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HPWC charging at 40 amps - (Resolved)

Discussion in 'Model S: Battery & Charging' started by Bruce, Apr 10, 2013.

  1. Bruce

    Bruce Member

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    Just had my electrician put in a 100 amp circuit and install my HPWC. plugged it in and cannot get the car to charge above 40. I manually moved it to 80 and it immediately bumped back down to 40. anybody got some ideas?
     
  2. Jeeps17

    Jeeps17 Cath Jockey in a P85

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    #2 Jeeps17, Apr 10, 2013
    Last edited: Apr 10, 2013
    I am assuming you have twin chargers. One possibility is that one of them is faulty, and that you are charging using the functioning one.

    Tesla should be able to diagnose this for you remotely.

    Another thought:

    Although I do not have a HPWC, I remember reading that Tesla is advising owners to limit their charging using them to 60A for the time being. Have you tried that amperage?
     
  3. Bruce

    Bruce Member

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    Never quite understood the twin charger thing, but yes I did buy that option. So - that said - I'll give them a call in the morning… Although I have successfully used the superchargers...
     
  4. MitchL

    MitchL S#945

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    Are the switches inside your HPWC set to say you have a 100A breaker?

    /Mitch.
     
  5. Banahogg

    Banahogg Member

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  6. clmazin

    clmazin Member

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    I had the same issue.

    Two things to troubleshoot.

    FIRST: cycle the breaker servicing your HPWC. Then try and charge at 80A. If that doesn't work...

    SECOND: check the dip switch settings inside the HPWC and make sure they're set for a 100A feed. If they're not, adjust them per the manual, and then cycle the breaker again.

    Thanks to FlasherZ for the breaker tip.
     
  7. wstuff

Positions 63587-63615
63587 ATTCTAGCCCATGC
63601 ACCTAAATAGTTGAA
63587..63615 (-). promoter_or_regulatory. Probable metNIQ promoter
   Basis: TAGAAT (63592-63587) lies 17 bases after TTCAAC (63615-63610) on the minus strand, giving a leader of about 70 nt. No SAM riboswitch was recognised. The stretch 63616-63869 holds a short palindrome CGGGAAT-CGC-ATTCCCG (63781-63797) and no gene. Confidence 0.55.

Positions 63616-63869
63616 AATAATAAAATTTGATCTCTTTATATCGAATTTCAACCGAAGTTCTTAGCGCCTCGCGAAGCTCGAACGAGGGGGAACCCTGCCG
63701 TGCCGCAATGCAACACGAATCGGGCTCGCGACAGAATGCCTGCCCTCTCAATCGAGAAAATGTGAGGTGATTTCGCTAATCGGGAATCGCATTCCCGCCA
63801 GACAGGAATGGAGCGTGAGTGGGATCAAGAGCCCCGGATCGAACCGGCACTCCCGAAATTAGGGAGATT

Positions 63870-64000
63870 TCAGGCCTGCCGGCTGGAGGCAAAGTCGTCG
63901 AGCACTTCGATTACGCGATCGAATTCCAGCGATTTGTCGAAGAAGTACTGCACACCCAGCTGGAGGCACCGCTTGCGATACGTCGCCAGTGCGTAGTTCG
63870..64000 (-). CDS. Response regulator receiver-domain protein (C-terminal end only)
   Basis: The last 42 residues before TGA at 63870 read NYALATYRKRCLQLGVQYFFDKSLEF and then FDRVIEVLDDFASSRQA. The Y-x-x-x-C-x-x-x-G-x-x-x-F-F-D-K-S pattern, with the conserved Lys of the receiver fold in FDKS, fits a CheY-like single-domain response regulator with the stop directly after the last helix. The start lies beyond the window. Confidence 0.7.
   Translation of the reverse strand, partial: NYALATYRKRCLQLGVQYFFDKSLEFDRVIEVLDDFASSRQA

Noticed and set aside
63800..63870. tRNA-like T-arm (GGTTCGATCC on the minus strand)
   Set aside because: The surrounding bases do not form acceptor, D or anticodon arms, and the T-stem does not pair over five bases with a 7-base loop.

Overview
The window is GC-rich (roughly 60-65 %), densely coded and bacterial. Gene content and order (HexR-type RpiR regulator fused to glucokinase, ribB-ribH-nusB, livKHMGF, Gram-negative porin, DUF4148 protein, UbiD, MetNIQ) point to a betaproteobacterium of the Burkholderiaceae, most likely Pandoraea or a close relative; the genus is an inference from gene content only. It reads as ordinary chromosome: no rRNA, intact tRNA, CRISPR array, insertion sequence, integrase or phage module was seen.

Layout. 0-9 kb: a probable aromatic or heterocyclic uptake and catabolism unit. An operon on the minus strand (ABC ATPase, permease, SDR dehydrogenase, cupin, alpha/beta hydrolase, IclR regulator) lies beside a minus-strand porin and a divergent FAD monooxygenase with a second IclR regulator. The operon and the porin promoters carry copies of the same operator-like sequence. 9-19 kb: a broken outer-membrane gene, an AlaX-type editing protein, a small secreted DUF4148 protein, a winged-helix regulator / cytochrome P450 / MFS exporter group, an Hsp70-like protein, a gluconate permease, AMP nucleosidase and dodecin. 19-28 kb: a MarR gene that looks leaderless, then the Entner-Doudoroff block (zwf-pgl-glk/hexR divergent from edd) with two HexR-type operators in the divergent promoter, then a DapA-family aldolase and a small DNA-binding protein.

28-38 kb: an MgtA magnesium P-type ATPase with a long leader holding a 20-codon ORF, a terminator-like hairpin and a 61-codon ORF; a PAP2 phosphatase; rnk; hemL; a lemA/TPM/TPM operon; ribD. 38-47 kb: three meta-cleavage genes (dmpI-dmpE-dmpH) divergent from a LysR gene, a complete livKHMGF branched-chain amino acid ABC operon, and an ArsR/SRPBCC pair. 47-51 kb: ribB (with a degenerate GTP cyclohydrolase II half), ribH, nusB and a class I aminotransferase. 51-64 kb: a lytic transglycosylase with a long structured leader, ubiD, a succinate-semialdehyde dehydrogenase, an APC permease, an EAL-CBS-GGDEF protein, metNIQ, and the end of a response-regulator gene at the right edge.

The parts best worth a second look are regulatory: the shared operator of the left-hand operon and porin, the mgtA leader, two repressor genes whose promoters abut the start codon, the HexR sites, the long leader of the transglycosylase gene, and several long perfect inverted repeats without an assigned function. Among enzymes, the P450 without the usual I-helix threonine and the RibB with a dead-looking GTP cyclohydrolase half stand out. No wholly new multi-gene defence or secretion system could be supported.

wstuff Junior Member

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    The new software update did the same to me but @ 60 amps, the notification said I would be allowed to charge @ 60 instead of the 80 I was charging at until an upgrade was done to my HPWC to protect the internal fuses.
     
  8. Bruce

    Bruce Member

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    Thanks MitchL, Banahogg and Clmazin! I was ignorant enough to think my electrician would read directions… I had unrealistically left the work up to the guy who charged me $2500 to run the line and install the charger… He had not read or tested. I took it apart, read the directions, and now it works. Just hope it stays at the 80 I set (keep hearing people have trouble making it stay at 80…).
     
  9. brianman

    brianman Burrito Founder

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    Twin chargers and supercharging are unrelated options.

    What's the 6th digit in your VIN? A, B, C, or D?

    5YJSA1_

    I'm guessing C.
     
  10. UMD86

    UMD86 Member

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    Was the problem the DIP switches? Did you have a difficult installation? Had my HPWC installed today with a new sub panel plus permit and my cost was $940.
     
  11. Jason S

    Jason S Model S Sig Perf (P85)

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    Had the install recently and two things to note:
    1) I recall the default for the switches is 'test mode' -- that doesn't charge the car.
    2) turn the power off to the HPWC when changing the dipswitches -- they don't react (prolly a good thing) when power is going to the HPWC, but it will take the new setting on reboot.

    Additionally I'm using 60A until Tesla sends new fuses (or w/e ends up being the fix). I haven't had a need for 80A speed yet.

    - - - Updated - - -

    The problem is blowing fuses when running at 80, from what I've heard/read. Run at 60 is safer, especially if a long run of wiring with an electrician you don't exactly trust now.

    I've run mine at 80A but I 'helped' my electrician through the entire install so I know exactly how it went. Thick copper, only a few feet from a new breaker... thing should handle 80A easily, but I'm running at 60A because I expected better charging efficiency based on Roadster reports (complete WAG on my part) and because of reports that Tesla is recommending 60A until something is changed about the chargers (best guesses think it is faulty fuses).